Space Fission

Neutron Bytes Space Fission Page

This page on Neutron Bytes features news and information about applications of nuclear energy in space for both scientific exploration and commercial uses.

If you work in this area, or know someone who does, please send me notices about your activities so they can be noted on this page. Press releases, etc., should be sent to: neutronbytes [at] gmail [dot] com

The page is a combination of resource listings and news reports. The page features links and occasionally short excerpts from news reports. Longer will appear in the main blog page.

Sections

  • Interesting Links, References, Books
  • Space Nuclear News – Recent items,  documents, etc.
  • InfoGraphics

Interesting Links (Updated 10/01/19)

Space Nuclear News – Recent Clips

The archive of previously posted clips is available at Space Fission.

10/14/19 – Houston ChronicleNASA is exploring nuclear propulsion — a project started by the agency 60 years ago

09/30/19 Engineering.com Nuclear Propulsion: How We Could Reach the Stars with Current Technology

09/27/19 WiredNASA Wants to Send Nuclear Rockets to the Moon and Mars

09/27/19 PoliticoPush for nuclear power in space sets off proliferation debate

09/24/19 Universe TodayJust How Feasible is a Warp Drive?

NPR 09/17/19 Meet The Nuclear-Powered Self-Driving Drone NASA Is Sending To A Moon Of Saturn

09/02/19 AJU Business DailyBritish and Korean researchers work together to develop nuclear battery for space exploration

08/28/19 CSISUnpacking the new federal memorandum on nuclear fission applications in space

Despite its infrequent use, NASA has big plans for nuclear power in space. NASA’s Mars 2020 rover will use a radioisotope thermoelectric generator to power its mission on the red planet. Additionally, NASA plans to use an RTG to charge the battery of Dragonfly, a semi-autonomous rotorcraft that will explore the surface of Saturn’s planet-like moon, Titan. Lastly, NASA has been developing a small nuclear fission reactor to power long-duration stays on planetary surfaces. The reactor has passed several ground tests in the last few years and may be ready for tests in orbit as soon as 2022.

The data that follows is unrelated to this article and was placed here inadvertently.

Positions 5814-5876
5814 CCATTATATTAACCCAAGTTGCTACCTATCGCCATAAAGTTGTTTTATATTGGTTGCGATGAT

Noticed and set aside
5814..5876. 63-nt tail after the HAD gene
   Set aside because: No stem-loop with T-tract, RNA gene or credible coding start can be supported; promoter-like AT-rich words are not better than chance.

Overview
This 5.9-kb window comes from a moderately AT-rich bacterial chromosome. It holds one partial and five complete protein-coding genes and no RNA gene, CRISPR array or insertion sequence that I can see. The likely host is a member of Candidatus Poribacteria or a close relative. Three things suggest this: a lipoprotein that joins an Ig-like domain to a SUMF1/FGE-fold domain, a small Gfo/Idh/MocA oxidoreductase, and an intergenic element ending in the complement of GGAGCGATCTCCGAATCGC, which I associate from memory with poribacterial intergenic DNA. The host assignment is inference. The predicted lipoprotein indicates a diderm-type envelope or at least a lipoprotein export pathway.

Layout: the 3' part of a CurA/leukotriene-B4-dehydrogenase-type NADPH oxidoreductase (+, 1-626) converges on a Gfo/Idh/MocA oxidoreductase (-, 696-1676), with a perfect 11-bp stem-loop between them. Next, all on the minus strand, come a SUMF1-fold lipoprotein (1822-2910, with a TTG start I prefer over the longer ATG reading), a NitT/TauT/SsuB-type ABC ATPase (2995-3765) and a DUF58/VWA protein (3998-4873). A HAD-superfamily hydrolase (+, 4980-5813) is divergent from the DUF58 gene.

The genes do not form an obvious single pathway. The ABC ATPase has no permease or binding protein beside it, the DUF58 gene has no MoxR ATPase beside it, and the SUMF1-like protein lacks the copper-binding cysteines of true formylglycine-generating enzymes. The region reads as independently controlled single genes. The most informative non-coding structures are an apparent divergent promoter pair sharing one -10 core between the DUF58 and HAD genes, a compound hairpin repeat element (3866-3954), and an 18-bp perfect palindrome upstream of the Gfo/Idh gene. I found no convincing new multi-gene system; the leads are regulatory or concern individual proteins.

08/20/19 Houston Chronicle Is nuclear propulsion a game changer for trip to Mars?
The nine-month trip to Mars could be slashed in half with nuclear propulsion — but NASA is barely looking into the technology.

The efficiencies of this new technology — for both human and scientific missions — were discussed by Rex Geveden, president and CEO of BWX Technologies, during the sixth meeting of the National Space Council on Tuesday. The Virginia-based company supplies nuclear components and fuel to the government.

And Geveden implored NASA to spend more time on it if Mars truly was a goal.

“If we are to fulfill these objectives to establish a long-term presence on the moon and to send the first crewed mission to Mars, nuclear power is arguably the most important to enable these bold goals,” Geveden said.

The current budget funds feasibility studies and engine-environment performance but little else.

08/12/19 Space.com Kilopower Nuclear Reactor for Mars Outpost Could Be Ready for Deep Missions by 2022

A new type of nuclear reactor designed to power crewed outposts on the moon and Mars could be ready for its first in-space trial just a few years from now, project team members said.

A flight test is the next big step for the Kilopower experimental fission reactor, which aced a series of critical ground tests from November 2017 through March 2018. No off-Earth demonstration is on the books yet, but Kilopower should be ready to go by 2022 or so if need be, said Patrick McClure, Kilopower project lead at the Department of Energy’s (DOE) Los Alamos National Laboratory in New Mexico.

Infographics

 

Powering Deep Space Missions-742x960-01.png

The Last Question

Q: How can the threat to human existence posed by the heat death of the universe can be averted?

A: There is insufficient data for a meaningful answer.

Source: Issac Asimov “The Last Question” Science Fiction Quarterly, 1956.
https://en.wikipedia.org/wiki/The_Last_Question

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